Theory of optimisation for projects: a licensing plan for nuclear energy in South Africa as a case study
Scope: This research case study focused on identifying the benefits of introducing the criticality index concept for selection of the critical chain project management (CCPM) using Monte-Carlo simulation, i.e. Improvements in the measurement of task time and the expected project time are addressed in preference to the accuracy of estimates. This research contested the CCPM normally performed, by modelling the theory for optimisation of projects (TOP1) using nuclear case study projects of South Africa. To support the identification of the benefits of introducing the criticality index concept for selection of the CCPM, the objectives of this study were (1) to present a TOP through simulation and (2) to validate the theory through an empirical study. Approach: The experimental design was modelled on the Christensen theory-building process for development of Part 1 of the scoping review study. The theory development in Part 2 was modelled to Eisenhardt theory-building concept and validated using Pearson's Product-Moment, Spearman's Rank and Kendall's Tau Rank Correlation in the subsequent Part 3. H1: CCRCS2 task time offers a longer expected project time than the methodology based on PERT3. H1.0 is stated as: Task time for CCRCS does not offer a longer expected project time than the methodology based on PERT. H2: Implementing a methodology based on TOP will reduce the risk of the expected project time; with corresponding H2.0 that implementing a methodology based on TOP will not reduce the risk of the expected project time. H2 appraises TOP by Monte-Carlo simulation and assays its effectiveness as a supporting tool for structuring nuclear projects. The scoping review assessed the relationship between the CCRCS and PERT on the PM case study project. Inductive reasoning was achieved, and consolidated the observations, categorisation and association of the project management (PM) case study. The results deduct support for H1. The theory of optimisation for projects using simulation was developed, complying with seven basic requirements for building theory: (1) begin with a research question, (2) identify simple theory, (3) choose the simulation approach, (4) create computational representation, (5) verify computational representation, (6) experiment to build novel theory, and (7) validate with empirical data. The theory is also partly evaluated in terms of the requirements of Figure 18 - Eisenhardt Theory-Building Process. The research was further supported by three measurements to validate the time sensitivity of tasks on the expected project time by correlation to evaluate the results from applying TOP to nuclear project B. The validation process was examined to determine whether the H2 theory-building results could be correctly represented in the real life practice. The results of the experiments were compared with the task time and expected project time by correlation. The validity of simulation results increases with a higher number of simulation runs. The simulated results ended with a predefined number of runs (??=100) due to lengthy computations. For Nuclear Project B, 100 simulation runs were performed by the researcher making the total of 900 simulations. TOP: It is revealed that there is a lack of PM support to complete projects successfully in organizations. The shortcoming of project failures is problematic to the delivery of projects. The proposed TOP methodology presented in chapter 6 (Figure 83 - Proposed Theory of Optimisation for Projects), integrates different heterogeneous scenarios data sources to reduce the risk of the expected project time. The researcher performed a search in EBSCOhost and established that the hypothetical connotation proposed by the researcher in terms of the TOP methodology: If you can measure it, you can improve it was reported across only 10 source types between 2000 and 2016. Nothing was obtained by the researcher across source type underlying the field in nuclear project management. Potential Benefits from the TOP: The main benefits that the proposed TOP methodology can provide to the nuclear arena are the following: (1) delays are less likely when using the Criticality Index concept for selection of the critical chain using Monte-Carlo to manage highly uncertain tasks. The methodology will provide a unique, integrated and placid source of information, (2) complete view of heterogeneous critical task activities based on the array of information for validating the time sensitivity of tasks on the expected project time by correlation. The correlations display the degree of linear relationship between the task time and expected project time, (3) accurate information for project managers to make decisions. Using the TOP the nuclear area will be able to distinguish between the time sensitivity or insensitivity relationship between the task time and expected project time by Pearson product-moment, Spearman's rank and Kendall's tau rank that are not easily available with a simple system, and (4) ability to validate the time sensitivity of the task time on the expected project time by correlation using 50% sizing rule integrator for time sensitivity dimension. The validity of simulation results increases with a higher number of simulation runs. Potential limitations: Though there are several positive facts to adopting the TOP methodology, there are also several shortcomings. These are related to the costs of the ProTrack software system including the costs of human capital. All the information might not always be understood by project manager for decision-making. Creating access and educating several projects managers is another cost drawback for adopting the TOP methodology. Another shortcoming is that the costs to produce project schedules in a timely manner may be too expensive. The PM life cycle concept of this research study was adapted to Klein (2000). Klein's concept includes two additional phases (i.e. in which the project has to be scheduled is denoted by "S" and the project controlled is denoted by "C") (refer to Figure 8). The research study was mapped out of three (3) dimensions of scheduling dynamically, in particular: 1) complexity of project scheduling; 2) uncertainty of risk analysis; and 3) project control. When the level of uncertainty is high, the schedule of a project becomes more susceptible to change. The goal of project managers is to measure and cope with uncertainties and complexities of their projects. The current research study was further arranged around the classification of PERT/CPM, SRA, RCS and critical chain/buffer management. Originality: The goal of the research described in this thesis was to propose a TOP through simulation to the nuclear project management arena in South Africa. The latest method of developing theory (through simulation) was adapted by the researcher (refer to Figure 28 - Developing Theory Through Simulation Methods). The major result the researcher presented in this research study is a revision of the critical chain project scheduling process model by Tukel et al. (2006). The development of the TOP is data oriented and is not requirements oriented. As a result of the proposed TOP, delays are less likely when managing highly uncertain tasks. The methodology will provide a unique, integrated and placid source of information. It may provide a complete view of heterogeneous critical task activities. Accurate information for project managers to make decisions. Ability to validate the time sensitivity of the task time on the expected project time using 50% sizing rule integrator for measuring time sensitivity dimension. Project managers may now be aided to resolve resource contentions by following the researcher's 6-step critical chain project scheduling process (Figure 84 - Theory of Optimisation for Projects) to reduce the risk of the expected project time. Recommendations: The recommendations are related to the empirical findings and to the proposed TOP. Nuclear project management will gain benefits in their decision-making process if the methodology is implemented. To minimize several potential limitations, finalize the process of defining the cost of human capital. Based on the proposed TOP, the researcher suggests that access be created for users and for several users to be educated for adopting the model. The proposed model will, facilitate the decision-making process, by providing coherent data to the decision makers. Other recommendations include the definition of the supporting tool for structuring nuclear projects to be implemented and designing the data model integration process to include the 50% sizing rule integrator.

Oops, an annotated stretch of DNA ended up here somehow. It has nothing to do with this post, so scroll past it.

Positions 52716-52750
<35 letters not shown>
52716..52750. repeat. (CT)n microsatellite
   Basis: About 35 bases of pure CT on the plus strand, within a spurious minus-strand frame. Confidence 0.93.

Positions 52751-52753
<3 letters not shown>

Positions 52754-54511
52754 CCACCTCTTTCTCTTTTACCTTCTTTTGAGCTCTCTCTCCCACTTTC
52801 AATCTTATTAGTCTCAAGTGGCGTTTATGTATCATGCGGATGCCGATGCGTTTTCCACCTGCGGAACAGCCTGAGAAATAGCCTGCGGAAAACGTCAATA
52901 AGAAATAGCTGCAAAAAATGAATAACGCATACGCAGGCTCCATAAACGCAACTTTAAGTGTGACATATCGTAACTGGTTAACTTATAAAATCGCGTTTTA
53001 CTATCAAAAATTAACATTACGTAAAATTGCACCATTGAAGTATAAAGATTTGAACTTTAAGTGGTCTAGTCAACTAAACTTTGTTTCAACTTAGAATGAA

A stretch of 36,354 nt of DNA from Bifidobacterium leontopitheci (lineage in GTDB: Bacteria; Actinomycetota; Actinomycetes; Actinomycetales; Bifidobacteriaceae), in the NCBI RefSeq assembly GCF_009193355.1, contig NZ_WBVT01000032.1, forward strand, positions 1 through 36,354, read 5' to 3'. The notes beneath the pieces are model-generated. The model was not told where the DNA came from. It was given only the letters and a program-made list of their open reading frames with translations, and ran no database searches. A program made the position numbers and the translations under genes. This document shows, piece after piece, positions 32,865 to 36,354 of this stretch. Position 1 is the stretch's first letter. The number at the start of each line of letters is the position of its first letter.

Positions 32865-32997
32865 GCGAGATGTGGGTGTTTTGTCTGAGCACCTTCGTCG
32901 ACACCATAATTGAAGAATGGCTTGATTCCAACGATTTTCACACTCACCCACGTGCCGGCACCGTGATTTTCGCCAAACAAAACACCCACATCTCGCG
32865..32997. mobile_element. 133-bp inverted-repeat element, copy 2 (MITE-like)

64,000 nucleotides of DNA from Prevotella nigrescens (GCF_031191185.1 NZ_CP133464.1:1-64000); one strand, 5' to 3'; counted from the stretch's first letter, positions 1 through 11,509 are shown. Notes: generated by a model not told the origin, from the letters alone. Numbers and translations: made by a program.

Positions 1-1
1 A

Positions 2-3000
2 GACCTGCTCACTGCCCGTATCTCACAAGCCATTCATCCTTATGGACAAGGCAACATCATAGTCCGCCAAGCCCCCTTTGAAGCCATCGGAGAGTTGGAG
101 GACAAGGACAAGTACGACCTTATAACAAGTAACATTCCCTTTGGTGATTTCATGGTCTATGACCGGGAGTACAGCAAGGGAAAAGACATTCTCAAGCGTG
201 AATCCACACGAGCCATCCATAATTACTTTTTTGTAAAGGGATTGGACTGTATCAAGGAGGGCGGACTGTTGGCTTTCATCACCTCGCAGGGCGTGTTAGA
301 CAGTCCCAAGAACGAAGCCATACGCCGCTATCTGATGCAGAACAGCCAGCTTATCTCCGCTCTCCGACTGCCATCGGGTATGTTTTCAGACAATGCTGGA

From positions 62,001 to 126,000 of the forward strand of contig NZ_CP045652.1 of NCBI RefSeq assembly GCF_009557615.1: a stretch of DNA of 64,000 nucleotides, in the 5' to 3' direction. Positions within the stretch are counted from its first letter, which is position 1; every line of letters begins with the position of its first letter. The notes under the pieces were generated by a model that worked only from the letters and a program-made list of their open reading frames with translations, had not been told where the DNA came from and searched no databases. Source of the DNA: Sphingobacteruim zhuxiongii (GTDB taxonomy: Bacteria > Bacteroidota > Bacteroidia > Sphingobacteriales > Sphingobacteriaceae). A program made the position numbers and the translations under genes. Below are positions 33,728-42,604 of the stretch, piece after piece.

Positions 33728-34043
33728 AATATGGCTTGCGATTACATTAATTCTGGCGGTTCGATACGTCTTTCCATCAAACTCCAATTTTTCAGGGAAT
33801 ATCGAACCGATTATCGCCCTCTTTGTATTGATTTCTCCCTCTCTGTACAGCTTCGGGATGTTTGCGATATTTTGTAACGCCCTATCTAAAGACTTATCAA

- Engineering